Another winner from Christopher Moore. Pocket's raunchy good humor pervades the text, leaving you laughing amidst the mayhem of the tragedy in progresAnother winner from Christopher Moore. Pocket's raunchy good humor pervades the text, leaving you laughing amidst the mayhem of the tragedy in progress. There's very much a Rosencrantz and Guildenstern Are Dead feel, if Rosencrantz and Guildenstern had been aware of what was going on....more
Before I get started, I want to preface this by saying that it's a review for the series rather than this particular volume, and, as such, may containBefore I get started, I want to preface this by saying that it's a review for the series rather than this particular volume, and, as such, may contain slight spoilers. Nothing that you don't learn fairly quickly, though.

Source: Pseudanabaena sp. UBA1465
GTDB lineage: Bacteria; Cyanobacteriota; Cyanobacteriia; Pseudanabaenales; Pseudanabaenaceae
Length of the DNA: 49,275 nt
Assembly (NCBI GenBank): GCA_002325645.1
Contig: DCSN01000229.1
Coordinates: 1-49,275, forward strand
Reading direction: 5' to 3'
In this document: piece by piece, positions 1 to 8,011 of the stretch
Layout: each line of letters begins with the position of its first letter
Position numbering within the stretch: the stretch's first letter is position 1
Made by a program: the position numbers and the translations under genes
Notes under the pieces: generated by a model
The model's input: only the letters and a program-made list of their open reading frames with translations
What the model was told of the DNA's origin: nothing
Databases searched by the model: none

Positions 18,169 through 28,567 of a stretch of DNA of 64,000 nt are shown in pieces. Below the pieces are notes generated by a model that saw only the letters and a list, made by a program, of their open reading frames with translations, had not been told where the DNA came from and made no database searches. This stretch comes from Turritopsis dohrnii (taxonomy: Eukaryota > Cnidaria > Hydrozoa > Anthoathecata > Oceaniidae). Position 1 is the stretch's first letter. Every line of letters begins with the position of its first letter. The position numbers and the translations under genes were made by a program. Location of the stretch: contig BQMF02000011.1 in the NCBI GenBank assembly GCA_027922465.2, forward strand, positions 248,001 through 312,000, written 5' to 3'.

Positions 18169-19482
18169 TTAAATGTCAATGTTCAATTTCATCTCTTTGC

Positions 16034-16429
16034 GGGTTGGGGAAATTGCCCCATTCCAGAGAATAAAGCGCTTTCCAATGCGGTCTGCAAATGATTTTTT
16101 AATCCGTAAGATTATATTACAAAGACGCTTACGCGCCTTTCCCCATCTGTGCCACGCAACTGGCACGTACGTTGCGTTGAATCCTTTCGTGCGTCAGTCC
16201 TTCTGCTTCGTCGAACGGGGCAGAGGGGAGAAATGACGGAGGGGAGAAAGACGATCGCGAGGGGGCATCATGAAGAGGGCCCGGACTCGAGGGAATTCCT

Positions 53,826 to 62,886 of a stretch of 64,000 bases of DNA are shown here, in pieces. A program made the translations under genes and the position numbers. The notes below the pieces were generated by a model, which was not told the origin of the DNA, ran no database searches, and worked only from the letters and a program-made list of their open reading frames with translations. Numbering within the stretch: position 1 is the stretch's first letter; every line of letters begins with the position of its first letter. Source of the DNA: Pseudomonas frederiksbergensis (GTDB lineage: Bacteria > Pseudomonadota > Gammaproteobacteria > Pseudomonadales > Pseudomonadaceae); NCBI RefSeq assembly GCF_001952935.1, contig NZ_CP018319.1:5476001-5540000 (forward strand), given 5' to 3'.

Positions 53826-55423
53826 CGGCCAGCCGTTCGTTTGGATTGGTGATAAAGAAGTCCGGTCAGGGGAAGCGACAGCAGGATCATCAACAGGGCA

Nominally based on the Chinese novel Journey to the West, and ostensibly set in seventh century China, this magnificent jumble of a series bridges the lines between typical action manga and anarchist head-scratcher.
The best elements include the strong philosophical current of self-reliance that manifests in several ways, tempered with the idea of teamwork when absolutely required; the theme of personal choice: you do what you do because you choose to, not because anyone or anything forces you; the complex interactions of various characters—the downright civil fights with the main group of antagonists contrasts nicely with the vicious squabbling amongst the protagonists, for example; and the textures of motivation and perspective that are still unfolding.
While I like it intensely, I downgrade to three stars for a handful of reasons. 1) It's an action manga; better than many, but still prone to splash pages of confusing B&W line art with untranslated sound effects that imply something is happening, but it's really hard to follow what that something may be. 2) Since it's published in traditional comic book style, i.e. one issue a month, the story can be a bit jerky as previous events are recapped or time jumps are made. 3) This is more of a personal taste issue, but I don't really care for the "bonus" chapters that feature the characters in completely different contexts and serve only to show off new costumes.